In Boganstan the Woolies free bags disintegrate with time.

  • Nicholas (Andy.royd) Gray

    Plastic bags should only be used to put over the heads of politicians, and then tightened, until any surviving sensible politicians finally see the light, but don’t want to walk into the light. Then we will be free to use our bags as we want.

  • andyinsdca

    Here in the DPRK (Kalifornia) the major grocery store chains all ganged up to get this through that way EVERYONE was paying for it, so now you pay for your bags no matter where you shop. Also, the union got a bone thrown to them to support the law. Crony capitalism at its finest!

  • Bruce

    The molecular-thickness, Chinese-sourced grey plastic bags here in Oz have a VERY short life if exposed to UV, something we have in abundance in the “Sunshine State”.

    HOWEVER, the “government / eco-nazi preferred” carrier bags are also made in CHINA, but from some dubious spun fibre that has even less structural integrity than a Hoxha era Albanian apartment block.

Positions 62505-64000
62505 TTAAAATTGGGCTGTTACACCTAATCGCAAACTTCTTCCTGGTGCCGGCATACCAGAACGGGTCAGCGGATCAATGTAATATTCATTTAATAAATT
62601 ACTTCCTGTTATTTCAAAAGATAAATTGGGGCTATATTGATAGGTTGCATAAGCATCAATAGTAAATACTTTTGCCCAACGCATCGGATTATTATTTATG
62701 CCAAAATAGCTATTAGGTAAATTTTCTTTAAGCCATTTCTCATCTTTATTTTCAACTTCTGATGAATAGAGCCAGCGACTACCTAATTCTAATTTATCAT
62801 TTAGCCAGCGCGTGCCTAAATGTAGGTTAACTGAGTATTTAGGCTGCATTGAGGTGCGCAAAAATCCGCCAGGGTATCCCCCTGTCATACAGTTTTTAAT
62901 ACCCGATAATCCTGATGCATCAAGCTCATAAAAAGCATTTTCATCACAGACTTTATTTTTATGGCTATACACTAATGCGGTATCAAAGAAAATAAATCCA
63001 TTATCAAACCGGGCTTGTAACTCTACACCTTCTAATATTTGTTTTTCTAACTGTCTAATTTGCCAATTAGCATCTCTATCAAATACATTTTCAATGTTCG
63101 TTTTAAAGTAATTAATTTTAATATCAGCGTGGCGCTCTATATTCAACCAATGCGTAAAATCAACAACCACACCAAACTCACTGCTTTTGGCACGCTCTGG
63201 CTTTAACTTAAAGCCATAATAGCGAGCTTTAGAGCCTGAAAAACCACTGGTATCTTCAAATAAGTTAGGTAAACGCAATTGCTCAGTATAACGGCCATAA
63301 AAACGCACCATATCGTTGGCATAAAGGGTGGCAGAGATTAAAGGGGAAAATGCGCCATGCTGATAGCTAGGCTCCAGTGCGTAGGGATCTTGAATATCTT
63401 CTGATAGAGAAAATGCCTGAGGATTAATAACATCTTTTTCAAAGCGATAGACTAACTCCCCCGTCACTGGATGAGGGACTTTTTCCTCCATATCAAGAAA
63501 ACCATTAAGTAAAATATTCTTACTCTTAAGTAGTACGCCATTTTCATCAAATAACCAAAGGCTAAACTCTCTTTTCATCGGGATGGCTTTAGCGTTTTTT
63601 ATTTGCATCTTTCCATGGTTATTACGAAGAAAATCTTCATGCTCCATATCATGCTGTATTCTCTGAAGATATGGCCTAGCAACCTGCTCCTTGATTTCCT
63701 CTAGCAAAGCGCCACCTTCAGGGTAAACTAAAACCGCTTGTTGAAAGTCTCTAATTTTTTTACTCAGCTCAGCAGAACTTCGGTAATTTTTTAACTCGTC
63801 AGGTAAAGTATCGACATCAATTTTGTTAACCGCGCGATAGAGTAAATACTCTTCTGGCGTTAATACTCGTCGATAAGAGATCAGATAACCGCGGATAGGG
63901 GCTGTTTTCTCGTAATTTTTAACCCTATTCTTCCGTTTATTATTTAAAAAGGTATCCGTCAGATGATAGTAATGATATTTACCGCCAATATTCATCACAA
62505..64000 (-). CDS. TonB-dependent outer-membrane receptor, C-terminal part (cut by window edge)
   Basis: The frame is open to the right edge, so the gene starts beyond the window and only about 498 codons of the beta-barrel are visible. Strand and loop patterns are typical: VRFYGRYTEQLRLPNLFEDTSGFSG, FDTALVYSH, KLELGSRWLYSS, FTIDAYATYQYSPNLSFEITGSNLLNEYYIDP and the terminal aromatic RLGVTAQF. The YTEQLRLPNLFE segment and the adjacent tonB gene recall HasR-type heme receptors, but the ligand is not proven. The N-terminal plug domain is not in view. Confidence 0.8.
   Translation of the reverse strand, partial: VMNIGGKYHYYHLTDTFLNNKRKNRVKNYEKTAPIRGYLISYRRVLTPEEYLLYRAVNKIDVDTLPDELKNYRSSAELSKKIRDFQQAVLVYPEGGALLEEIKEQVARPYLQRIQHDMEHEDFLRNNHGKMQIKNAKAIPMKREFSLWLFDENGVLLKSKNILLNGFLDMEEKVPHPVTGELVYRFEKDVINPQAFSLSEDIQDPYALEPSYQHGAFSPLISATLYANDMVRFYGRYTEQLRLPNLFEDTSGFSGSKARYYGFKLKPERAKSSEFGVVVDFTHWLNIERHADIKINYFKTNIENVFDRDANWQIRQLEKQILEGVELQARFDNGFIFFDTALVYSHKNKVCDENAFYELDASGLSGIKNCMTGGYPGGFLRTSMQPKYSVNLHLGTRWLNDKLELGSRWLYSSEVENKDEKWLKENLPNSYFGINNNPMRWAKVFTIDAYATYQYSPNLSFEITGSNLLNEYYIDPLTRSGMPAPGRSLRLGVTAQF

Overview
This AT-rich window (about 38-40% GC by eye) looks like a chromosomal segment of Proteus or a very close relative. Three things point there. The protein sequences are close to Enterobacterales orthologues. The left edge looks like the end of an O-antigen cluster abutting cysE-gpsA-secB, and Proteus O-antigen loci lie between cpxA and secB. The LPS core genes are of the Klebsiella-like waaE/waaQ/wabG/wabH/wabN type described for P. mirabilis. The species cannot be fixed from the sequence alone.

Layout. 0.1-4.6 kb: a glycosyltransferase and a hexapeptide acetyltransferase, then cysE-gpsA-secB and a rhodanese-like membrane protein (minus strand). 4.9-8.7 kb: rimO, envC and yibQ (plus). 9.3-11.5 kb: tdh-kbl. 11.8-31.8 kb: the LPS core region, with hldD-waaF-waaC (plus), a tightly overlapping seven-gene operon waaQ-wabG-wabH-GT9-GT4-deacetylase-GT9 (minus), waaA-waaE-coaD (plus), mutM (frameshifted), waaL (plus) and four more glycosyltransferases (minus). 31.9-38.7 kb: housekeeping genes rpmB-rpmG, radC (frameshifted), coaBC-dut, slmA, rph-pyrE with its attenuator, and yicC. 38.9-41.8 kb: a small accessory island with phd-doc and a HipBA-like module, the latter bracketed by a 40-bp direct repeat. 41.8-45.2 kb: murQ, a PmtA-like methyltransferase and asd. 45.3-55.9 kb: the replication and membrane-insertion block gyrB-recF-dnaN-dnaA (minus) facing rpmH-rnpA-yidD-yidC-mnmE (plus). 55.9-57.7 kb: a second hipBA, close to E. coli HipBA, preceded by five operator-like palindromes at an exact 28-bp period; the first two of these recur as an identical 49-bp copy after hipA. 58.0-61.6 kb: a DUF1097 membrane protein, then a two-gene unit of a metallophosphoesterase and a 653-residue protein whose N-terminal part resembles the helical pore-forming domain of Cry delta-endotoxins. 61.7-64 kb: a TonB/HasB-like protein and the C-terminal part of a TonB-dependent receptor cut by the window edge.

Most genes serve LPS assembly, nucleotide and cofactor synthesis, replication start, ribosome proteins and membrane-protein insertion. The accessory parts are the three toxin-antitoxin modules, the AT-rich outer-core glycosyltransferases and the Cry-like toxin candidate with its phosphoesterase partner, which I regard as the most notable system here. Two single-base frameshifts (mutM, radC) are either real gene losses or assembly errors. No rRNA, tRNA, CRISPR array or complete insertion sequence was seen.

Re-used, waxed cardboard, fruit boxes are a better bet; they also burn nicely when cardboard “fatigue” finally claims them.

    Traditional “string-bags” might make a comeback, maybe.

  • Snorri Godhi

    I have had to pay for plastic bags for over 15 years now, and never felt like it is a big deal, to be honest.
    The Scottish side of my personality has found a simple, economical solution: re-using single-use bags. I bring 2 plastic bags into the supermarket, double bagged, stuffed into my coat pocket (in summer, i carry the double-bag in the shopping basket). I believe it is perfectly hygienic, because the food never comes in contact with the bags: only the outer side of the packaging comes in contact with the bags, and i never let the outer side of packaging in contact with any food: who knows who touched it??
    Of course, sometime i forget to bring the bags and have to pay.
    After several trips, i re-use the inside bag, or both, one last time to carry empty beer bottles to recycling, to get back the deposit: a nuisance to which i have been used for even longer. I don’t like to have glass in the garbage, anyway: i carry glass to recycling even if there is no deposit.
    There was a period when i used old supermarket bags for the garbage, now i buy larger bags for that.
    Tim is right though: plastic bags are essential to carry shoes in suitcases.
    About plastic bottles: men should never drink from them, because it can mess up our hormones. Here, we have to pay a deposit for most plastic bottles anyway.

  • OldBob

    I’d be very interested to know the effect on recycling levels from this bag policy. We only ever used old free shopping bags to store recycling waste. Now that we have to pay for bags, everything just goes in the landfill bin.